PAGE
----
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With a Observeur Design Star in the category Habitat & Domestic Equipment, this adaptation of a goods containers as an independent module for living, designed by Frédéric Gaunet for Men@Work/Stephan Vergnaud, should see considerable commercial development in France and abroad, notably in the offbeat hotel market. A logical future for this project, commended as much for its nomadic nature and eco-friendliness as for its functionality.

Transform a goods container into a compact, comfortable module home, polyvalent and self-contained. That is the brief Men@Work gave to Frédéric Gaunet. Three metric tons of sheet iron shaping a 12,20 x 2,44 m shoebox .
Working with shipping containers already used for transporting equipment and merchandise, the architect deployed ingenious research, sidetracking a ready-made to put functionality, aesthetics and eco-awareness into his proposal.
No doubt Gaunet’s capacity to do so was one of the reasons why he was chosen for the project. Another is that the director of Men@Work, who did not want an ‘ostensibly green’ solution, had been impressed by the creator’s work, in particular the range of steel furniture for Tolix, whose honed and sleek industrial lines reminded him of his Macintosh.

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The module also has an immediate application as a reception facility for international partners and clients of Men@Work in Central Africa. And studies are in hand for a hotel version, since the ISO 668 rating of the containers means they can be shipped to any part of the world. The considerable development potential of the concept in the near future encouraged Frédéric Gaunet to keep an eye on the eco-friendly aspect of the project.

For example, particular attention has gone into making the module independent energy-wise. Solar panels supply enough electricity for daily use (low energy lighting by LEDs) and even for handling waste water.
Natural and local materials, recycled and/or recyclable are used for heat- and sound-proofing (Isocel® cellulose-base insulation for walls and roof) and for the interior and exterior fit-out of the module (composite textiles, woven fibres…).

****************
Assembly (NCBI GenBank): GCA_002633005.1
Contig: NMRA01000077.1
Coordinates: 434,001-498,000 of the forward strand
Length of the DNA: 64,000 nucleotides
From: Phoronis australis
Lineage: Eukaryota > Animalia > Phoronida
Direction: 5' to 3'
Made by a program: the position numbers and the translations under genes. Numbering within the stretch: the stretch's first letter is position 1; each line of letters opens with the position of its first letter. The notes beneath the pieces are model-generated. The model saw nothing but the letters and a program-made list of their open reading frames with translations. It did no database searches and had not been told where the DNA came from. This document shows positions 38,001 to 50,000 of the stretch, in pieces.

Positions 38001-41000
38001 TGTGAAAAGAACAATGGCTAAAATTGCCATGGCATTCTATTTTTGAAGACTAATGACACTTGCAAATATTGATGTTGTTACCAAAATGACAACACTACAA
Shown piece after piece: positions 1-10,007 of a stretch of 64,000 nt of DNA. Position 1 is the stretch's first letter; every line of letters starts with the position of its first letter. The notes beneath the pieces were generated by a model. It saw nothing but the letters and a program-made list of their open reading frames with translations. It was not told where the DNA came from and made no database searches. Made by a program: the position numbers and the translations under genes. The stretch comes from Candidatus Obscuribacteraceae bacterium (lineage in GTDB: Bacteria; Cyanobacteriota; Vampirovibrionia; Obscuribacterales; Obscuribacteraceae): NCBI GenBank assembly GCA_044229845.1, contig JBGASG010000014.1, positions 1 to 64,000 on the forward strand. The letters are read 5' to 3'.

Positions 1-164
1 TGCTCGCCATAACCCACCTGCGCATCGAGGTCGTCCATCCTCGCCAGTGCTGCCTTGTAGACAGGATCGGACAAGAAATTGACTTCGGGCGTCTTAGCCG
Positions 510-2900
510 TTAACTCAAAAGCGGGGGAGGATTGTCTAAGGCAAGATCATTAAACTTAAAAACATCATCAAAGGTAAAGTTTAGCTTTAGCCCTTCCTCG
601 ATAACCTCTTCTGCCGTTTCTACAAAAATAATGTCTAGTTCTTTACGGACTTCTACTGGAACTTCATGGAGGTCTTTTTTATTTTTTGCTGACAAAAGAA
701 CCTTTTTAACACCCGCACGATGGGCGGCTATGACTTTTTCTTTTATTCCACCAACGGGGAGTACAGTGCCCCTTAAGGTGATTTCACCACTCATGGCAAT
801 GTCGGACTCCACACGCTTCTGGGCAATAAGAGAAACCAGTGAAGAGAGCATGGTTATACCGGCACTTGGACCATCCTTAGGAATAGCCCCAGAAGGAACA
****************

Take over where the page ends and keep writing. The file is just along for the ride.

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In spite of the tight dimensions of the containers, interior layout remains modular and flexible. Day/night spaces, circulation and technical installations are laid out around a central bloc that encloses the wet room, with knock-down/fold-away kitchen and desk. Similarly, metal seating can be detached from support rails for use outside the module, where – flipped over – they become comfortable deck chairs.
Sliding timber panels confer on rooms and windows aesthetically pleasing functionality, unexpected in this type of job. ‘From the fit-out to the modules themselves’, comments Frédéric Gaunet, ‘everything can be reassembled to make real villas, and all combinations are possible to suit users’.

Lots of projects deal with this subject, but by its humanist thoroughness, eco-awareness and design-in-mutation, this proposal is one of the best.

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‘Self-contained module home’ by Frédéric Gaunet
Observeur Design 10
Cité des sciences et de l’industrie
from 23 October 2009 to 21 February 2010

www.fredericgaunet.com

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